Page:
Mansfield CSR


Mansfield RSC is an indicator used for trading that reflects the comparison of two securities. The acronym RSC refers to its English name Relative Strength Comparative of Mansfield. Translated into Spanish it would be something like Mansfield's Comparative Relative Force.

Mansfield's CSR is an indicator that informs us of the strength or weakness of the prices of some assets compared to others. Unlike normal Comparative Relative Strength, Mansfield's RSC is calculated as the average of the last 52 weeks.

How is Mansfield's RSC calculated?

Mansfield's RSC as an indicator of relative strength is calculated taking into account three components:

Ratio = Price of the base asset / Price of the asset with which it is intended to compare.

Average value = Sum of the last 52 ratios / 52 periods (usually weeks)

Variation = Average value (t) / Ratio (t-1)

A cumulative sum of the variations is made. If it is above zero, the compared asset grows more on average during the last 52 weeks than the reference asset. Conversely, when below zero, the compared asset performs worse on average over the past 52 weeks than the benchmark asset. The absolute value of the index is not very relevant. What is really relevant is whether the indicator is above zero or below zero.

Compared assets and comparable assets

Theoretically, any two values ​​can be compared. However, it is common to compare an asset with a benchmark. Either a reference index of the world market or of your index in particular. For example, if we want to compare any sector or any stock index, it is normal to compare it against the S & P500. The Standard and Poor’s is the world's benchmark stock index. Now, if we are interested in comparing a company with its specific activity sector, we will have to compare it with that index.

Ibex 35 vs Standard & Poors 500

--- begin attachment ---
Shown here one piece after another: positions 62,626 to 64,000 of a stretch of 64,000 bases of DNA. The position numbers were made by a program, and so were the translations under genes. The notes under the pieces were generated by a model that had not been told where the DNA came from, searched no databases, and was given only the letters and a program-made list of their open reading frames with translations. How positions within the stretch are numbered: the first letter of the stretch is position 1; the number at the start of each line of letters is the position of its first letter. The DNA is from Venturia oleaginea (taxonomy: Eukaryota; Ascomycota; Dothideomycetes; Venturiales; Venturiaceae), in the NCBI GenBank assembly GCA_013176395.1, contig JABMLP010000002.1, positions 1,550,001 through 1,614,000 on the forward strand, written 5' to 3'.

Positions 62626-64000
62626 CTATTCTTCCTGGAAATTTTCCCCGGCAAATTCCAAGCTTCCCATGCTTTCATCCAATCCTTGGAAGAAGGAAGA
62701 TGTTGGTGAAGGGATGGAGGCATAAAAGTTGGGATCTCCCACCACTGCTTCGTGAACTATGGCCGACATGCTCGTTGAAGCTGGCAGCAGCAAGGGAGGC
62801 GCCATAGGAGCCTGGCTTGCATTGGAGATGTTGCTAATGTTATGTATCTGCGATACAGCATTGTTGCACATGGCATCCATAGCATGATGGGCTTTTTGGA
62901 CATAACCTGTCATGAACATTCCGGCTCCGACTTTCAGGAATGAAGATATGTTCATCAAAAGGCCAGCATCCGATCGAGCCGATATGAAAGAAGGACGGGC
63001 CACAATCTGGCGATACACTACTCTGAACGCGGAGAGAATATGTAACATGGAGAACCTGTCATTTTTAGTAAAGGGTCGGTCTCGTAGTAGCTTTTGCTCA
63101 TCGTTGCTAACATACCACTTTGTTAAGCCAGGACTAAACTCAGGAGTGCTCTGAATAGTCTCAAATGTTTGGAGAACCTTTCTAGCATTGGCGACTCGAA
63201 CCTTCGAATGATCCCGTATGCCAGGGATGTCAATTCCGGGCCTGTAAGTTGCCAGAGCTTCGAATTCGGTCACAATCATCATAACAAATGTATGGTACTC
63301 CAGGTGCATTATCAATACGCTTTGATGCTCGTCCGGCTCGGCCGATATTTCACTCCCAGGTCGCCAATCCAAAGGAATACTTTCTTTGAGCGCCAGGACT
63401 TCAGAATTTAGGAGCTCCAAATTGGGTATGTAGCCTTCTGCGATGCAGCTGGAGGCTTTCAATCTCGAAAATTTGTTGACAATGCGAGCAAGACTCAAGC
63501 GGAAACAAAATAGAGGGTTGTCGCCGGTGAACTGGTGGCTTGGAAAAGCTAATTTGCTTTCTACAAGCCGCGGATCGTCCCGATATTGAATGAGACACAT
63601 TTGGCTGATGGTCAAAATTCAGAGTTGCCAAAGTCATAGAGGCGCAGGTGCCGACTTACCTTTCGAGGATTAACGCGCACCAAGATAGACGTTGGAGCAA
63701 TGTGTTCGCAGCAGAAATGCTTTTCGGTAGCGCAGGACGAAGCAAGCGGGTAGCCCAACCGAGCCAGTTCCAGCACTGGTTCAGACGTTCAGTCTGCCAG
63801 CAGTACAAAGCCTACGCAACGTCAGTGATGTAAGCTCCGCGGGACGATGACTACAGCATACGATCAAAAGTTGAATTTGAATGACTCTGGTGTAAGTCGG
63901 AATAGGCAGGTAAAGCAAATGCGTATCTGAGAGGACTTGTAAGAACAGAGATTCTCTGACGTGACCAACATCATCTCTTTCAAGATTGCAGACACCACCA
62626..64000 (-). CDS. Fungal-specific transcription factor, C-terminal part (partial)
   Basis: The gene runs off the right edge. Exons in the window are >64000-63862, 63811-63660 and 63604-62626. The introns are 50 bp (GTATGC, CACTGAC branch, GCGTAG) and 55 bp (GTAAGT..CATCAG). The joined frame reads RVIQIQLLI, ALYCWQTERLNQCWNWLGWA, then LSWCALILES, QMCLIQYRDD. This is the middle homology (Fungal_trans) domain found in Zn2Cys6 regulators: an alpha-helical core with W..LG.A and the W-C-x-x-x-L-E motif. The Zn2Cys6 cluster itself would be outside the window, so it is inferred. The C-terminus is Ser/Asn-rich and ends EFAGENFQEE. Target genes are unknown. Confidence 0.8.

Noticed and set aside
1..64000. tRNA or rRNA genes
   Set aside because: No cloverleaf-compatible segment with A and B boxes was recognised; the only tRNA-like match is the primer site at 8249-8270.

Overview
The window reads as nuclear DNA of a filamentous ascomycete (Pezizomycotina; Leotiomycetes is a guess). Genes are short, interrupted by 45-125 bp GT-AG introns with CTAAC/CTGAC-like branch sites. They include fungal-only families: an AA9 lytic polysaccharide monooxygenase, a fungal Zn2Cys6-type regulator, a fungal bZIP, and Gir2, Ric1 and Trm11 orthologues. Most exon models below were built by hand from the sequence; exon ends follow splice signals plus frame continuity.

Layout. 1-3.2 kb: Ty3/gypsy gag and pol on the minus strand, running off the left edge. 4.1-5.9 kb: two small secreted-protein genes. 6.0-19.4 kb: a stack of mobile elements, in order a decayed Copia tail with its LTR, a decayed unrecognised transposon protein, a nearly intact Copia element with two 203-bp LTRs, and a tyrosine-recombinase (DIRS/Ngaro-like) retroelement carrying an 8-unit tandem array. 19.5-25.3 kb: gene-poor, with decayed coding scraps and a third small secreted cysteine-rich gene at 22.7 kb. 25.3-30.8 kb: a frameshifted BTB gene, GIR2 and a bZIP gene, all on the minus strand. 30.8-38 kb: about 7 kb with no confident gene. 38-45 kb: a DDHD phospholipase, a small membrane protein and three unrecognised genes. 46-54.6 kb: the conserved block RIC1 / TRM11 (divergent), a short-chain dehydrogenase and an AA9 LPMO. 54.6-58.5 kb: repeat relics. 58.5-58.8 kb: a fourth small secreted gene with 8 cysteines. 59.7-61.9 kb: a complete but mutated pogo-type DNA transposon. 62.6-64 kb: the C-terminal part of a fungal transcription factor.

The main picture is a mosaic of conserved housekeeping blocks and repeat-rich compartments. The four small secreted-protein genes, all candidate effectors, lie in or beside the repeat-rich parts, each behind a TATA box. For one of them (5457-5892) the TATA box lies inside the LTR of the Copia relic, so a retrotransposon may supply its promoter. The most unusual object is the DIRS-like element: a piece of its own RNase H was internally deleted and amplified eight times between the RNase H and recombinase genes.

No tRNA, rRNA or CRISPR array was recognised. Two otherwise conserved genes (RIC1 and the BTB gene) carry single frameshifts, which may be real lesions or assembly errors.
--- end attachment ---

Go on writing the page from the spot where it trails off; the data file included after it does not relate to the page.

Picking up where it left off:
As can be seen in the previous graph, the Ibex 35 has only been on average a stronger value than the S & P500 between February 27, 2017 and August 21, 2017. The rest of the dates have always been lower. How is this indicator interpreted in stock market terms? If it is above zero, we will say that it is more likely to rise more when the overall market rises and that it is more likely to fall less when the market falls.

Repsol vs subsector of gas and oil producers

In the graph above, it can be clearly seen that as of May 2, 2016, with the exception of two months of doubt, Repsol rises in the stock market, on average, more than its subsector. That is, the price rises more when companies that do the same rise, and falls less when companies in its sector fall.

Mansfield CSR Utility

The main utility of this indicator is to find the strongest stocks to invest in. One of the stock market dogmas for some trading systems is: "Always buy strength, never weakness." Or what is the same, buy those values ​​that rise the most, not those that rise little or fall more than the market average.

Many new investors believe that if a company goes down it is an opportunity since it is "cheaper". Nothing is further from reality. The term cheap or expensive depends on many factors. The fact that a company is cheap has little or nothing to do with its behavior on the stock market.

So much so that a company that goes down a lot can be expensive, and a company that goes up non-stop for a year can be cheap. Warren Buffett, who many consider the best investor in history, always says that price is what you pay and value is what you receive. If you pay a million euros for a work of art that is valued at two million, you have bought cheap. The value of a company on the stock market is a very subjective term that, according to the analyst, depends on both factors.

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